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Credit: Earth Aware Editions / The Lost Amazon / Wade Davis

Richard Evans Schultes

Ethnobotany is the study of past and present relationships between human cultures and the plants and similar organisms (e.g., mosses and fungi) in their environment. It is based on traditional uses by indigenous people, who drew their plant foods and healing herbs from their immediate surroundings. It has led to a modern global form called bioprospecting. Meanwhile, traditional uses continue and evolve. The border between the traditional and the modern was where Richard Evans Schultes cut the first trails in the Amazon.


From native lore handed down between generations to the travels of predominantly European and American plant explorers in the last two centuries, a lot has been learned and passed along to the outside world, but much remains to be discovered.


On entering Harvard in 1933, Schultes planned to pursue medicine. However, that changed after he took Biology 104, "Plants and Human Affairs," taught by the Director of the Harvard Botanical Museum, Oaks Ames.  Ames, a Boston blue-blood, became a mentor, and Schultes, the son of a plumber, became an assistant in the Botanical Museum. His undergraduate senior thesis studied the ritual use of peyote cactus among the Kiowa of Oklahoma; he completed his Master of Arts in Biology in 1938 and his Ph.D. in Botany in 1941. Schultes' doctoral thesis investigated the lost identity of the Mexican hallucinogenic mushrooms belonging to the genus Psilocybe and soliloquy, a morning glory species in Oaxaca, Mexico. His initiation into the world of New World psychoactive plants and their indigenous uses had begun.


Credit: Earth Aware Editions / The Lost Amazon / Wade Davis

While traditional knowledge of medicinal and other valuable plants passes through intergenerational lineages, the study of ethnobotany is also woven together in lineages. In this case, though, they are academic ones that are comparative and cumulative, as is the way of most academia, with occasional outbursts of original thinking. Another of Schultes’ inspirational predecessors was the Amazon plant-exploring botanist Richard Spruce, a colleague of the famed Royal Botanic Kew Gardens, the destination and repository of the work of the numerable tribe of British plant explorers. The intersection of traditional and scientific knowledge was the syncretic trail blazed by Spruce, Schultes, and others. Many have followed and expanded those trails in the decades to follow. At the Richard Evans Schultes Center for Amazonian Ethnobotanical We aim to bring new technologies and scientific insights to this seminal work and continue the bioethical tradition of our organization’s namesake.  


Schultes then received a fellowship from the National Research Institute to study the plants used to make curare, which found remarkable applications in modern biomedicine. The entry of the United States into World War II saw Schultes diverted to the search for wild disease-resistant Hevea rubber species in an effort to free the United States from dependence on Southeast Asian rubber plantations, which had become unavailable owing to Japanese occupation. While on this duty saw the last and the lasting effects of the brutal rubber harvesting trade of the previous half century.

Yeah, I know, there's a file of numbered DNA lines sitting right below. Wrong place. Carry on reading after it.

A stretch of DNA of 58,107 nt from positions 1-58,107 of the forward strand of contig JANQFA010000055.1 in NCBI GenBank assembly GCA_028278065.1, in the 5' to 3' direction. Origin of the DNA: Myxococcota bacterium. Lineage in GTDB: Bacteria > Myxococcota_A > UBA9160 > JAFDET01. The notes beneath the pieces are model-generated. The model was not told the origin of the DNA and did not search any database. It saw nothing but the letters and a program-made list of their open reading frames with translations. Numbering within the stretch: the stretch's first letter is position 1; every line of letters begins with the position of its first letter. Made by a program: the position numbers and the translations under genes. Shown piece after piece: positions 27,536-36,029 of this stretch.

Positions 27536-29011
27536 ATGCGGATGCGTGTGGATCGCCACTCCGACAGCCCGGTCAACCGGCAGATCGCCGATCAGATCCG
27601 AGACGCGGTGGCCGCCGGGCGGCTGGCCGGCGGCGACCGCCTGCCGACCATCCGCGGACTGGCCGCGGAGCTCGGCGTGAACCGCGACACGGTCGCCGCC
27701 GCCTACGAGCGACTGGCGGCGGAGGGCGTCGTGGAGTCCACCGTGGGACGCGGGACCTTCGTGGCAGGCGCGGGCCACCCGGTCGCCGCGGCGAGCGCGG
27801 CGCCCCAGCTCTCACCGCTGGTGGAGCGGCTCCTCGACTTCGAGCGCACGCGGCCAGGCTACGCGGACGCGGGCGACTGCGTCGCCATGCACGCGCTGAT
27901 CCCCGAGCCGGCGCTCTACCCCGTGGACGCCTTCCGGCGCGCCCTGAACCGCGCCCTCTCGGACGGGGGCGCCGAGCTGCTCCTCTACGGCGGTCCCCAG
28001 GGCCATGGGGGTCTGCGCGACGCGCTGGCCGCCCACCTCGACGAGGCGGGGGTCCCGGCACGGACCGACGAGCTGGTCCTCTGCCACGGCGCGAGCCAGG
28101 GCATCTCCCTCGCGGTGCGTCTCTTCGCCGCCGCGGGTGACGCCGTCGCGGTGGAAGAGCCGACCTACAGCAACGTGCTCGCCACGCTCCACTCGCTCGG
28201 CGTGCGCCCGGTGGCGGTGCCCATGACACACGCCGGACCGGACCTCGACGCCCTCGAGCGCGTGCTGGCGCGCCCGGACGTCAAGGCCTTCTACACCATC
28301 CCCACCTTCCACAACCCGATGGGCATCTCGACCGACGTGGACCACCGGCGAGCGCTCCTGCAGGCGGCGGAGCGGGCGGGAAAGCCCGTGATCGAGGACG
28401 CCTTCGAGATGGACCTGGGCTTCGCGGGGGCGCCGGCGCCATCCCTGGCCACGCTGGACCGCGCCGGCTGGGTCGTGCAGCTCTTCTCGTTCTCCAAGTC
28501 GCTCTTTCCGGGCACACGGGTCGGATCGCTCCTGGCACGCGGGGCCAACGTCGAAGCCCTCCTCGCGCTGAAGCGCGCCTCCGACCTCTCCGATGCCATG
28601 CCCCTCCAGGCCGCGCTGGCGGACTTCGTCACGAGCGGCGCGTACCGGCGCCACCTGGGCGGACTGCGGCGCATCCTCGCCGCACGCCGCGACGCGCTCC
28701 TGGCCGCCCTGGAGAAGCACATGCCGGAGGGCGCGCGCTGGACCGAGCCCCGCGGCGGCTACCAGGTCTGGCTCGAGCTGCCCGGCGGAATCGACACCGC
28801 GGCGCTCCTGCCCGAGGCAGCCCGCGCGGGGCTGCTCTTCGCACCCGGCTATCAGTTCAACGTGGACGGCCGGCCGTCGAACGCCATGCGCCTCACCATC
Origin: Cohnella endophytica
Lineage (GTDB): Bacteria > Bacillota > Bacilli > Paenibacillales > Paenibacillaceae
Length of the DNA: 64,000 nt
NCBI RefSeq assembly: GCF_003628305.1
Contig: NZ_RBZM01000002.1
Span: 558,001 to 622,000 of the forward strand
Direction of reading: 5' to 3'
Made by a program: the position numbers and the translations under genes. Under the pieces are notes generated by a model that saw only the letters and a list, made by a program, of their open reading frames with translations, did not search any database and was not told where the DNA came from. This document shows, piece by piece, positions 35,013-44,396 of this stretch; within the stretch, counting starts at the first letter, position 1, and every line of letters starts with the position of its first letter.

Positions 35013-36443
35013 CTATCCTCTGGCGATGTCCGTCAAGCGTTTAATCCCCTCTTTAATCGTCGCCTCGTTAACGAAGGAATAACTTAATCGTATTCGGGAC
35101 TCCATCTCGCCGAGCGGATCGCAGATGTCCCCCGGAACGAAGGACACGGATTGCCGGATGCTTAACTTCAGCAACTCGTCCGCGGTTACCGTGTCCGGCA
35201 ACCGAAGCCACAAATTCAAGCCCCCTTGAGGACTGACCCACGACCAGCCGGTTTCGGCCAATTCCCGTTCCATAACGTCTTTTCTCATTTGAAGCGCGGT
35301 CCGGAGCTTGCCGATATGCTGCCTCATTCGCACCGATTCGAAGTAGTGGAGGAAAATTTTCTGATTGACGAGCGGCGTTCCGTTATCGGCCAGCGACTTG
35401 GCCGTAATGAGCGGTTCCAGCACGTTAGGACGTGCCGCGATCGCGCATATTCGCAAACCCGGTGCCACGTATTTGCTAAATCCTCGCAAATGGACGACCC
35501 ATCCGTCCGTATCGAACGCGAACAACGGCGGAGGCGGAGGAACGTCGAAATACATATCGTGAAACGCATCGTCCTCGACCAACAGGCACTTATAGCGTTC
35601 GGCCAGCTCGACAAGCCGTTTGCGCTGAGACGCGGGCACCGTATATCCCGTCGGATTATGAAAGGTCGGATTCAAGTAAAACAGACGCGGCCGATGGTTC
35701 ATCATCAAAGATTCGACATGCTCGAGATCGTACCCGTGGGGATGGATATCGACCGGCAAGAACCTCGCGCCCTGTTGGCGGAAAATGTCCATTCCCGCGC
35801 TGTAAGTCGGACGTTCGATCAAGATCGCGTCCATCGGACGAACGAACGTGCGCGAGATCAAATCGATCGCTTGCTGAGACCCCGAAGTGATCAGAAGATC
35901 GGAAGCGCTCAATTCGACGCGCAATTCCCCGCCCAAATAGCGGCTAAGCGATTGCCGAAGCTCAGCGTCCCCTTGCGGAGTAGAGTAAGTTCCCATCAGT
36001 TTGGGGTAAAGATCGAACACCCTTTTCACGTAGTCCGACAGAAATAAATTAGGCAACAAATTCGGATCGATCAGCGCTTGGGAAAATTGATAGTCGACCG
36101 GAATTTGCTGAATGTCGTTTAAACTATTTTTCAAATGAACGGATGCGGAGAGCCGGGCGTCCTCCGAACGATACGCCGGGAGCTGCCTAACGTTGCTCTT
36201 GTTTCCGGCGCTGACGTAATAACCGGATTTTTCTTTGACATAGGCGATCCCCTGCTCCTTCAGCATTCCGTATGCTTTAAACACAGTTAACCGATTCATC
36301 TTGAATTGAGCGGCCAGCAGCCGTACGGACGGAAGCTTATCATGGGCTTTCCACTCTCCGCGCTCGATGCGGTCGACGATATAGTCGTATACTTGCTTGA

In his travels, he lived with the indigenous peoples, viewed them with respect, and felt tribal chiefs as gentlemen. Through it all, Schultes never lost respect for the indigenous people who were his hosts and informants. 


Credit: Earth Aware Editions / The Lost Amazon / Wade Davis

"The ethnobotanical researcher...must realize that far from being a superior individual, he - the civilized man - is in many respects far inferior...." 

- Richard Evans Schultes

Schultes' botanical fieldwork among aboriginal Amerindian communities led him to be one of the first to alert the world about the destruction of the Amazon rainforest and the disappearance of its native tribal groups. He collected over thirty thousand herbarium specimens (including three hundred species new to science) and published numerous ethnobotanical discoveries. He saw his prodigious scientific work amidst the most challenging of physical circumstances as all part of a field botanist’s work.


He was the first to academically examine ayahuasca, a hallucinogenic brew made out of Banisteriopsis caapi vine in combination with various plants, of which he identified Psychotria viridis  (Chacruna) and Diplopterys cabrerana (Chaliponga), both of which contained a potent short-acting hallucinogen, N, N-Dimethyltryptamine (DMT). He did a lot more than academic field research, taking the various potent psychoactive concoctions with his tribal hosts and participating in their ceremonies with aplomb. Never apologetic, always enthused in a low-key sort of way, he lived a life full of natural wonder and deep respectful knowledge and shared this with his students at Harvard, where he became a legendary figure. He died in 2001, at the beginning of a new century. His legacy continues with our work.

"I do not believe in hostile Indians. All that is required to bring out their gentlemanliness is reciprocal gentlemanliness." 

- Richard Evans Schultes

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